The Centre has asked MMTC to sell off finished products worth around Rs 230 crore, which are with NINL, and release funds to NINL, said a source
The news comes as a high-level meeting took place between Dharmendra Pradhan, Piyush Goyal, DIPAM Secretary and other stakeholders
New Delhi: The Centre has asked the Department of Investment and Public Asset Management (DIPAM) to fast-track the disinvestment of Odisha-based steel PSU Neelanchal Ispat Nigam Limited (NINL) and complete the process in the next three-four months, two separate sources, who spoke to PSU Watch on the condition of anonymity, said. The news comes as a high-level meeting took place on Thursday between Steel Minister Dharmendra Pradhan, Minister for Corporate Affairs Piyush Goyal, DIPAM Secretary Tuhin Kanta Pandey and the top executives of MMTC Limited (primary promoter of NINL) and NINL.
PSU Watch had reported earlier that NINL is facing a deep financial crunch and has not been able to pay its employees for the last six months. The Cabinet had approved the disinvestment of NINL in January this year. However, the financial crisis at NINL (which had been making losses before the government approved its disinvestment) deepened as MMTC refused to release funds to the Odisha-based PSU.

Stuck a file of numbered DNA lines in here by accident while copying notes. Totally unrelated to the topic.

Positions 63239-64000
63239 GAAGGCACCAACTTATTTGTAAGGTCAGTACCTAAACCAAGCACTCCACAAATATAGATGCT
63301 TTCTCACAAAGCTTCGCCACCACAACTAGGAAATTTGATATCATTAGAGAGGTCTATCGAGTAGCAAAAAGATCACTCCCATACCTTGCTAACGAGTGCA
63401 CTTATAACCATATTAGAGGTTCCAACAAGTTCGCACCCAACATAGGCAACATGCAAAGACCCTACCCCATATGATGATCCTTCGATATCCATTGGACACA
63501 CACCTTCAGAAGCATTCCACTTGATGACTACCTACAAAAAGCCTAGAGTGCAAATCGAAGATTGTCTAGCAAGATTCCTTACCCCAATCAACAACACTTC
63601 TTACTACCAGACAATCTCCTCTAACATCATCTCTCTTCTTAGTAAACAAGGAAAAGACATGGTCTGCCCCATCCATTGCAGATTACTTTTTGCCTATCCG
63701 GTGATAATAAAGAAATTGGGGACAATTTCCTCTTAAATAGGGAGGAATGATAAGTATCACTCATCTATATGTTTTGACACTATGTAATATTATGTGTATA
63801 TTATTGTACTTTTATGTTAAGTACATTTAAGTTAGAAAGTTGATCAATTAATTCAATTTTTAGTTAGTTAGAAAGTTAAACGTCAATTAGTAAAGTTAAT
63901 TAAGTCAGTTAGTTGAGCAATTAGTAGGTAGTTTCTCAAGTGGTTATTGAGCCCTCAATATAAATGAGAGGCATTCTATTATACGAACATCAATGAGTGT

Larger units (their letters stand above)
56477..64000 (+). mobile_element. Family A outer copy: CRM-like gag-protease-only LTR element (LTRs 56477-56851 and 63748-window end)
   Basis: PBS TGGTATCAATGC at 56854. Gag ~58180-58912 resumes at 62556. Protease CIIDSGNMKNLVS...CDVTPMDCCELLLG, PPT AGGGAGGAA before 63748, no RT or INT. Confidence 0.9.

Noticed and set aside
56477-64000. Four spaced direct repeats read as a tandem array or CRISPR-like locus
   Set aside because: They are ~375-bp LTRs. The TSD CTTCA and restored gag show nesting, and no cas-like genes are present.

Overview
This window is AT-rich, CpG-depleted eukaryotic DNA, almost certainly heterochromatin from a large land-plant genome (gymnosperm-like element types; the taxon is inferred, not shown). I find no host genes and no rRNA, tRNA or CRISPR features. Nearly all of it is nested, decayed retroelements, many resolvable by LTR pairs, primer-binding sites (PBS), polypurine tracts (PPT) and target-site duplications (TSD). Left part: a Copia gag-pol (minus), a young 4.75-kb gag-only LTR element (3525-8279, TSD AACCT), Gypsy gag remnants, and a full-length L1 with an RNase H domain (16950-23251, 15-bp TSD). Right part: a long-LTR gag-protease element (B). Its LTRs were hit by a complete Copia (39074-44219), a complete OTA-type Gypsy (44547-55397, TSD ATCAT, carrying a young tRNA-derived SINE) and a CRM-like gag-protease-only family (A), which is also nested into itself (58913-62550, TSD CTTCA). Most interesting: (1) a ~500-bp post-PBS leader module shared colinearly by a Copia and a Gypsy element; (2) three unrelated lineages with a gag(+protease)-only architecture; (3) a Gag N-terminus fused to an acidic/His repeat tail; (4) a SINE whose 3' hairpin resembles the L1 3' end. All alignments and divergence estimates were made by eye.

Centre asks MMTC to sell NINL’s Rs 230-cr finished products
One of the two sources quoted above also told PSU Watch that the Centre has asked MMTC to sell off finished products worth around Rs 230 crore, which are with NINL, and release funds so that the latter could release the overdue and current salaries to its employees. The finished products at NINL have been a bone of contention between NINL and MMTC for the last four-five months, with the latter demanding a cut in the proceeds of the sale, while NINL was contending it.
Will the Centre’s decision address NINL’s financial woes?
The release of overdue and current salaries would come as a breather to employees who have been waiting for payment for the last six months. However, the decision to fast-track NINL disinvestment may not address the issue of restarting the plant at the earliest. It must be noted that by reiterating its resolve to disinvest NINL, the government has basically reasserted its intention to privatise NINL and offer management control to a private player. However, since the COVID-19 pandemic has dealt a blow to the steel industry, finding a buyer for NINL could be difficult for DIPAM. Moreover, since the NINL integrated steel plant has shut down its operations completely since March, its valuation would depreciate and selling it off on ‘fast-track’ mode might mean that the shareholders may end up realising lesser out of the deal than they would have if the plant and its captive mines were functional.
NINL has a complex shareholding pattern with MMTC holding 49.78 percent share and the Odisha government at 32.47 percent. The rest of the shares are held by NMDC Ltd, IDBI Bank, MECON, BHEL and Odisha PSUs IPICOL and OMC.
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